Bell said, “I don’t like all the taxes.  I will not vote for a new tax, period.  I don’t care what the tax is for – I have voted against every major tax issue – primarily because when you run a business and you need money, you look internally.  You start making cuts and you start making good business decisions.  I don’t know why government can’t be run the same way; it needs to be.  So first, you look internally.  How much money is going to be left over from Vision 2025?  How much is there from 4 to Fix the County?  You can’t get a straight answer from anybody on that.  I find that to be a problem.  I think the people ought to know how much money’s left over.  Is there enough to fix the streets?”

When reminded that county roads are not the “streets issue” currently under consideration and that she is running for a Tulsa County position – not a City of Tulsa position – Bell said, “That’s right, but the question always comes up, what is your stand on the roads? My area would be the county roads.  If the money from 4-to-Fix the County is given to the City and if the county roads need fixing, then I think they need to be fixed first, if it was a County tax.  I really don’t know how bad the county roads are.  I know some bridges need attention – that, to me, is a matter of public safety, so that would be one of the things I would want to look into.  But my major point is that I don’t believe we need an increase in taxes.  Where does it stop?  With every need and every issue, where does it stop?”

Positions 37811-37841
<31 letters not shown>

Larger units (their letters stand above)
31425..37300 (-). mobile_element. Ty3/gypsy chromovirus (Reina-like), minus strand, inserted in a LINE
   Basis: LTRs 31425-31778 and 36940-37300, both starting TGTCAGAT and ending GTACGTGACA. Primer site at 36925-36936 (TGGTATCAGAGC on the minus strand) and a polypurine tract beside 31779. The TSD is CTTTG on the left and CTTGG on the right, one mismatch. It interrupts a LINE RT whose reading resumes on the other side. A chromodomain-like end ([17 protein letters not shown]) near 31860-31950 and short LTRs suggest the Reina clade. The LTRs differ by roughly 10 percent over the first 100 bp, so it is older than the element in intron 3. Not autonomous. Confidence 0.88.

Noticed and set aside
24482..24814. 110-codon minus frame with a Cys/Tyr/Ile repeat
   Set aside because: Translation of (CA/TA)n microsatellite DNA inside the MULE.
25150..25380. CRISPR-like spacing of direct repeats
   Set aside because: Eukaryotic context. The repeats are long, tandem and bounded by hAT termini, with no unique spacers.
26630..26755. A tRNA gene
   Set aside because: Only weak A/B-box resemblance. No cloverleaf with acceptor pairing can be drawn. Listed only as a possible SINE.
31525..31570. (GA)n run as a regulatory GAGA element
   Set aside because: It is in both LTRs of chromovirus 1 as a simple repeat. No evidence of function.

Bell was asked if she would be fundamentally opposed to river development.

“No, not at all,” Bell said.  “From my perspective, the City or the County, in my job, should do what it’s supposed to do and this is repair the infrastructure.  And then you turn it over to free enterprise.  You let businesses come in.  If they make it, great – and if they don’t, so be it.”

But there is no business value to building a dam in the middle of the river, and it would be virtually impossible for a private business to recoup the capital needed to do so – a current estimate of $25 million per dam.  Studies have shown that Tulsa County’s section of the Arkansas River needs three dams and some canalization work.